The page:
Tobacco & Drug Problems in Canadian Society Tobacco is a drug, and its addictive qualities and harmful effects have been well documented. Smoking is now widely acknowledged as the greatest single preventable cause of disease, disability and death in our society and is estimated to result in 3 5,000 premature deaths a year. Despite increased awareness of the risks of lung cancer, a substantial portion of young people ignore the hazards and begin smoking in their early teens. Teens who smoke are three times more likely than nonsmokers to use alcohol, eight times more likely to use marijuana, and 22 times more likely to use cocaine. Smoking is associated with a host of other risky behaviors, such as fighting and engaging in unprotected sex. A recent study indicates that 34% of all Canadians smoke this translates into nearly 8 million smokers. The most import thing that could decrease the use of tobacco especially in teens is to change some of the tobacco and drug policies of the government and to increase public awareness of all the risks of smoking such as the lung cancer, heart disease, stroke, eniphyserna and other types of cancer and awareness of the dangers of smoking during pregnancy or while taking birth control pills must also be increased. And the most important is the awareness and enforcement of the federal, provincial and municipal tobacco laws because they are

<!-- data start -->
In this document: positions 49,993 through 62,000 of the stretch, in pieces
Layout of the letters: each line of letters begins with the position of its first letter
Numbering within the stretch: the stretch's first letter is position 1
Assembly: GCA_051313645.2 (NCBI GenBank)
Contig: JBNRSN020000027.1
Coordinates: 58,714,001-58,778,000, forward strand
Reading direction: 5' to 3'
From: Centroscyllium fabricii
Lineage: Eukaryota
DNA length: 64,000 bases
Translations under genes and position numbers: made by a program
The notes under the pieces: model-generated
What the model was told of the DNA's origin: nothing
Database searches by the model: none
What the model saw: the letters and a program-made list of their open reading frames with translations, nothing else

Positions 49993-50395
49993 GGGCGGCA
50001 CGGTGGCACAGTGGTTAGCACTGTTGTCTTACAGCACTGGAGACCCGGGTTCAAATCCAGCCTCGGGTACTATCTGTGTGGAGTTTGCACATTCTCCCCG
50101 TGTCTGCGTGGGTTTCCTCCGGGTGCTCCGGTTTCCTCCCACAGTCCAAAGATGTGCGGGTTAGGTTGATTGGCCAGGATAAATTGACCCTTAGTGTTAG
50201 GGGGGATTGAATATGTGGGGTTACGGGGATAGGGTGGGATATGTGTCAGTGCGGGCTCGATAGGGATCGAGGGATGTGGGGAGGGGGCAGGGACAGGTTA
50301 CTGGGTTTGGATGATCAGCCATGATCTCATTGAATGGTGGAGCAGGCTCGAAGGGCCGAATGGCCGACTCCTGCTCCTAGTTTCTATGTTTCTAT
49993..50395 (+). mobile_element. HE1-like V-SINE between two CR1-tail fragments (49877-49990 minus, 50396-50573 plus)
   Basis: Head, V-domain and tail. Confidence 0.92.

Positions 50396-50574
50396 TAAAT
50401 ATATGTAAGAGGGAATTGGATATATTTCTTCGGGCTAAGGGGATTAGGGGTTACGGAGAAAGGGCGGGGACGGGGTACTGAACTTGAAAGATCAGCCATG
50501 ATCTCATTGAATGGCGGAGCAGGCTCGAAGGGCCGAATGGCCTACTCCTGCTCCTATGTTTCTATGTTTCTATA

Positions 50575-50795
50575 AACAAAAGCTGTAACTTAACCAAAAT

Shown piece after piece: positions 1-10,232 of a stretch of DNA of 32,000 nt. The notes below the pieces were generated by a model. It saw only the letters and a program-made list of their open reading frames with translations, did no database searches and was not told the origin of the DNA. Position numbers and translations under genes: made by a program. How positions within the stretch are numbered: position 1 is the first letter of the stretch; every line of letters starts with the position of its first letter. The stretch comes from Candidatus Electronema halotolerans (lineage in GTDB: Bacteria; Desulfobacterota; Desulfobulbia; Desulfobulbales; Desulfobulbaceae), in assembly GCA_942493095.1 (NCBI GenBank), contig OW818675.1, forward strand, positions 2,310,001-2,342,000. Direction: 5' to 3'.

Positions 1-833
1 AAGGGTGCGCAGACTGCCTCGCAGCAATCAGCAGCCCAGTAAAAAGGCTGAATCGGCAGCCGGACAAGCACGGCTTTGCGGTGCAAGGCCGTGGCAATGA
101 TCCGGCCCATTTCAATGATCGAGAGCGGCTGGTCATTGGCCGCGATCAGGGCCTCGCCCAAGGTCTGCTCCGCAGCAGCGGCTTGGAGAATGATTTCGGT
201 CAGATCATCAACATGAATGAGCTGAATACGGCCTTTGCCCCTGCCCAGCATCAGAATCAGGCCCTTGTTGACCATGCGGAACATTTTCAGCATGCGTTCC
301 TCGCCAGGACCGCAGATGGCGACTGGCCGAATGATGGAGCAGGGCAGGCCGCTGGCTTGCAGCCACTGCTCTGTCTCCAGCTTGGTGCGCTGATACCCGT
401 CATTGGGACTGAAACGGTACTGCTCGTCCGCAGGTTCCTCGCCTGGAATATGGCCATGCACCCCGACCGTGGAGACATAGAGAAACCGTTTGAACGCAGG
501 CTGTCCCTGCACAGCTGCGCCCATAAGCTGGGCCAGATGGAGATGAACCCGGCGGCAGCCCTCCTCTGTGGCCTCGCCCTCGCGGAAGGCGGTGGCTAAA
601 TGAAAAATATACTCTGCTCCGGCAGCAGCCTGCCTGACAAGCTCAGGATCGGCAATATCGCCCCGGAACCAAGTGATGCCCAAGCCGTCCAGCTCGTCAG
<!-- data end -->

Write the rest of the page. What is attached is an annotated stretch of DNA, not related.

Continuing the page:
"The Budget is Merely the Culmination of a Design Deliberately Adopted and Steadily Pursued" - Discuss.